In 1881, the founder of Paris’s Union des Femmes Peintres et Sculpteurs [union of female painters and sculptors] angrily declared, “The female artist is an ignored, little-understood force, delayed in its rise!” This late 19th century Paris union engaged a community of painters, ceramic artists, sculptors, and others. They persevered in their art despite encountering challenges. This moment in history allowed women to take formal art classes, enter academies of art for women and train seriously to improve and promote their craft and become successful in the art world.
Here are some distinguished 19th-century female artists who persevered in their efforts to be recognized:
Helga von Cramm
Baroness Helga von Cramm was an illustrator, watercolorist, and graphic artist. She lived comfortably and displayed her realistic, delicate, and precise works in many locations. In 1876, von Cramm met poet Frances Ridley Havergal, soon becoming friends. This relationship led to von Cramm’s illustrating his poems.
Traveling frequently with her sister, a composer, and pianist, artist Harriet Backer, improved by replicating old master paintings. In 1874, she furthered her education in Munich and continued her studies in Paris, France, four years later. While there, she frequented the Salon Marie Trélat and was inspired by the Impressionists’ works. After ten years, she returned to Norway permanently, where she managed a painting school for several years. Among many awards for her work, she received a silver medal at the Exposition Universelle of 1889.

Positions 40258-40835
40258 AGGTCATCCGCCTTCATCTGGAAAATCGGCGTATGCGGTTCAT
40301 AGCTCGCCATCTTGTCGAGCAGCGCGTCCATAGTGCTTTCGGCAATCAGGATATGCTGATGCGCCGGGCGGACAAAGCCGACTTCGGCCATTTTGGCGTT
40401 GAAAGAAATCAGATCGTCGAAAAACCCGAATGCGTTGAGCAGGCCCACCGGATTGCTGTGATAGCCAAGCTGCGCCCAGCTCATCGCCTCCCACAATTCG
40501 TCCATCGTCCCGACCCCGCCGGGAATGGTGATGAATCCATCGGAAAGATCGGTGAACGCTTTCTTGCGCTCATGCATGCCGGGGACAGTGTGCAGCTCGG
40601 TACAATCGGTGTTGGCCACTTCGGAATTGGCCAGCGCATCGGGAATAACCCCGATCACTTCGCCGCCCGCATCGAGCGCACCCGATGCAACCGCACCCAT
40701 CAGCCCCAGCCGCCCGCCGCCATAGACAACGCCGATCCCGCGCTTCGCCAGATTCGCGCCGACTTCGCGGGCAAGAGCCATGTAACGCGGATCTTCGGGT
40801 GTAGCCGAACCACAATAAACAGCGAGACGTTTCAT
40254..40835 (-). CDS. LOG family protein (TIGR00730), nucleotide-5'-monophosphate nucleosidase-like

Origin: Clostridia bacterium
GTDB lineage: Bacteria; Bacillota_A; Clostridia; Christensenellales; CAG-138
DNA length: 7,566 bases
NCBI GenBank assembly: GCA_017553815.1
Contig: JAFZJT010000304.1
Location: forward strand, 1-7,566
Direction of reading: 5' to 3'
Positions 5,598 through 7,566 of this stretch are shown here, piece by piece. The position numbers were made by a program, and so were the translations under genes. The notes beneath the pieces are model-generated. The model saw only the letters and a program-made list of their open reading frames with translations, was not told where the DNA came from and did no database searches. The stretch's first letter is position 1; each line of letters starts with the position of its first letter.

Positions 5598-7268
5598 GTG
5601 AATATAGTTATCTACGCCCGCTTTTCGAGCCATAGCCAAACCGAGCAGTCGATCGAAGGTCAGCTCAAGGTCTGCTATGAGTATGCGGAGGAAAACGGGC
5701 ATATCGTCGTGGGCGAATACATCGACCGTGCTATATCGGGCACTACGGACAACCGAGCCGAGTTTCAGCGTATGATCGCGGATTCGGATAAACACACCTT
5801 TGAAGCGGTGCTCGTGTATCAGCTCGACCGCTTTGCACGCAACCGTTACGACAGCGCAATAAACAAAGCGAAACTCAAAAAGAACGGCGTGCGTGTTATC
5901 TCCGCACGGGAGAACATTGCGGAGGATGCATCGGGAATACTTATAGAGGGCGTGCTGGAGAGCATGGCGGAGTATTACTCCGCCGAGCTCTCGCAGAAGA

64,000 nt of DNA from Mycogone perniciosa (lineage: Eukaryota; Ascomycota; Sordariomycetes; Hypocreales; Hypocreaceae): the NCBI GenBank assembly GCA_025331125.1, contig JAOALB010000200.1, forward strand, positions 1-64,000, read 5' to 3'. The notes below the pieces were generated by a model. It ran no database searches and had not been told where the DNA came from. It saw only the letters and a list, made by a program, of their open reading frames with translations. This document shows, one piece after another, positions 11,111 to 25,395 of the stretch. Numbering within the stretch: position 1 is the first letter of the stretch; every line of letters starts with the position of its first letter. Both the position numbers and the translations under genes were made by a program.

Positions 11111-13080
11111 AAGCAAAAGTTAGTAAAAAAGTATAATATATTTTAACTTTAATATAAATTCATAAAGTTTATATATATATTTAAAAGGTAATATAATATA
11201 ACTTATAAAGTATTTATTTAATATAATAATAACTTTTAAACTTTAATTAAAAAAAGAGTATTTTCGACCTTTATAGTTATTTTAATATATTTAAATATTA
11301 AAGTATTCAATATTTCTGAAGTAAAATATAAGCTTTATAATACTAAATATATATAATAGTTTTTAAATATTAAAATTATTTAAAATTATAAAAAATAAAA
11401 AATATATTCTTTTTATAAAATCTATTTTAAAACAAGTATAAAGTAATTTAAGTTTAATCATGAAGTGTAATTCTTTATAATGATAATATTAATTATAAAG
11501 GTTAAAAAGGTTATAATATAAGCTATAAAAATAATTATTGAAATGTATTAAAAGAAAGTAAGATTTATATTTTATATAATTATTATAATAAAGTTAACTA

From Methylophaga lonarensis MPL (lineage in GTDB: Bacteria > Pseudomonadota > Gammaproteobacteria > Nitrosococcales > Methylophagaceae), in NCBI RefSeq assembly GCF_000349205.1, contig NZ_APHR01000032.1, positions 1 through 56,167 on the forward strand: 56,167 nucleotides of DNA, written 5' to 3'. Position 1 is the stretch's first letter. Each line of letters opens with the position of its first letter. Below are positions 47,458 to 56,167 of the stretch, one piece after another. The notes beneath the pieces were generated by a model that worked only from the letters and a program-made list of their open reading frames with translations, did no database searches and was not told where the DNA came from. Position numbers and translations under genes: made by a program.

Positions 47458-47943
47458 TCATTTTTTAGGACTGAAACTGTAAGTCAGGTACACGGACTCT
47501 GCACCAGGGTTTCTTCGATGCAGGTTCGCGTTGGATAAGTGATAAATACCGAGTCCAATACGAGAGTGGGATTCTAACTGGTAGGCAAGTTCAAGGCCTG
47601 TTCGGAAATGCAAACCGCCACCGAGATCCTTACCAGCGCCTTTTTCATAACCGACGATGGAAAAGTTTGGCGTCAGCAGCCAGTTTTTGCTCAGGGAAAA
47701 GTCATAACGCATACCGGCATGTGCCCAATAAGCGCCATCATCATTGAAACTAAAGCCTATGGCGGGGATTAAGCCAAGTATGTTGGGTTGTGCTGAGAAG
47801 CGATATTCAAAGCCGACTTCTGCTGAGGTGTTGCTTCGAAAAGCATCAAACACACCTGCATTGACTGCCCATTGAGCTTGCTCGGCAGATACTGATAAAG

A French Impressionist, Berthe Morisot had the advantages of her father’s bourgeois status and DNA because she was related to Rococo painter Jean-Honoré Fragonard. Her lovely painting Woman at Her Toilette hangs in Chicago’s Art Institute.
Elizabeth Shippen Green
Renowned for her illustrations in Harper’s Magazine, Elizabeth Shippen Greene had the good fortune of being the daughter of an artist. While studying at the Drexel Institute, she formed friendships with two artists, and they became known as the Red Rose Girls.
One of the most appreciated Post-Impressionist artists, Olga Boznańska, who had private lessons from many artists, was inspired by Diego Velázquez’s work.
A Canadian painter, Sophie Pemberton, studied art in San Francisco, Paris, and London. As an adult, she lived in Paris, where she studied at the Académie Julian. She was the first Canadian artist to receive the Prix Julian, an award for portraiture.